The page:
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[Herald Interview] Early English education a necessity: Daejeon education chief

As countries become ever more interconnected and globalized, English proficiency becomes a necessity if a nation and its people are to succeed on the global stage. Therefore early English education is a must, according to the chief of the Daejeon Metropolitan Office of Education.

“The merit of our country, which has a small territory and is short of resources, is Koreans’ diligence and education fervor. Early English education will be a means to solidify Koreans’ standing in the global market,” DMOE chief Seol Dong-ho said in an interview with The Korea Herald. 

Daejeon Metropolitan Office of Education chief Seol Dong-ho
Daejeon Metropolitan Office of Education chief Seol Dong-ho

The key focus of English education in Daejeon is to have students “acquire” practical English communication skills rather than “study” the language, he said.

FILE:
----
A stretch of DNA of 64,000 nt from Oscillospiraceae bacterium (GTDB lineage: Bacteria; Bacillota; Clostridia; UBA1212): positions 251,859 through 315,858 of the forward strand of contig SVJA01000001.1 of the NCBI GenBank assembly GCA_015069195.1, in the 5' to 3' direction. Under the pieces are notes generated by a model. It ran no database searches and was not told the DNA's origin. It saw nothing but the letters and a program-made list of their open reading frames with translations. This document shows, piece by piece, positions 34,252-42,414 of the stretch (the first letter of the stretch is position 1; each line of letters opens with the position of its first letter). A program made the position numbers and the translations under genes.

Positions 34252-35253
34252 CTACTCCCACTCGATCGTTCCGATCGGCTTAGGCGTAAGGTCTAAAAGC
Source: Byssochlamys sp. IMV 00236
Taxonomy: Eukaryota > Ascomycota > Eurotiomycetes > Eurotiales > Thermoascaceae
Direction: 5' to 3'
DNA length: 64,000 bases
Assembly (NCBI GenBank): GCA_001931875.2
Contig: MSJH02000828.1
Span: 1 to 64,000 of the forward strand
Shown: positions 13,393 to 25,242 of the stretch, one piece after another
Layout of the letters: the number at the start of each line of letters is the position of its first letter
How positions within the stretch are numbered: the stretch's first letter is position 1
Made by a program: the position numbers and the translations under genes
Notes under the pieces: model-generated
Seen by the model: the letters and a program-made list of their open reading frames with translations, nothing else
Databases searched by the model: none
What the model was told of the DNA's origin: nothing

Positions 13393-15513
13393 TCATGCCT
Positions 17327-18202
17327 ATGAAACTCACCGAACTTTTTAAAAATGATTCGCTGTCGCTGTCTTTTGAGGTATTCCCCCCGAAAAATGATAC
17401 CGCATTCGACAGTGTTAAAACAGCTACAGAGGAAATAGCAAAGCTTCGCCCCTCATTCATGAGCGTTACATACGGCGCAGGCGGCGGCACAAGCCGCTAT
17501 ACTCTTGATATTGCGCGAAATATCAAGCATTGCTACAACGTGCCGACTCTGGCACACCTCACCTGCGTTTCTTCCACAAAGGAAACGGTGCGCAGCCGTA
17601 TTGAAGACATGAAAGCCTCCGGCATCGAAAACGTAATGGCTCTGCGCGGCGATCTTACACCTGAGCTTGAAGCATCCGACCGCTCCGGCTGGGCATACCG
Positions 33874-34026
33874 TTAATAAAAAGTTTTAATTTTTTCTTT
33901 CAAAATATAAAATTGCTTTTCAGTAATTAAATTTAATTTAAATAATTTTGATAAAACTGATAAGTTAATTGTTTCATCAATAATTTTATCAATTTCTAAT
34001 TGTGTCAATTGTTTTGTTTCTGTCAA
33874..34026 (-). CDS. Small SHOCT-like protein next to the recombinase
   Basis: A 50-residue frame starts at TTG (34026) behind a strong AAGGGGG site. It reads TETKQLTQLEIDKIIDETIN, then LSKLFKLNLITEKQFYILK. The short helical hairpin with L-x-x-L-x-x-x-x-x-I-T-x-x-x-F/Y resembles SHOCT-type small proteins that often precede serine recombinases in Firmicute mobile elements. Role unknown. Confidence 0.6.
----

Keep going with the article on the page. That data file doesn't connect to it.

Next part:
“To accomplish this policy, the DMOE plans to nurture elite teachers, use native speakers and increase partnerships with foreign schools,” he said, adding that the priority was to expose students to an English-speaking environment.

The DMOE will conduct training courses for local teachers and strengthen the certification process to ensure that teachers can teach English in English, he said. Students would get more chances to interact with native speakers and have more reading and discussion sessions in English, he added.

“We will accomplish the English education policy with the aim of helping students improve practical communication-centered English skills so that they can live in the era of globalization more happily and confidently,” he said.

Seol spent over 40 years as an educator, first as an elementary school teacher and eventually as president of Hanbat National University. Since he was elected Daejeon education chief in 2014, he has sought to transform the city’s educational system so that it emphasizes creativity.

One of his signature projects is the EDU-Bridge project, a model that links education at elementary, middle and high schools to help students discover their talents, receive the education they need and ultimately use those talents in the workplace.

By Ock Hyun-ju and Lee Kwon-hyung (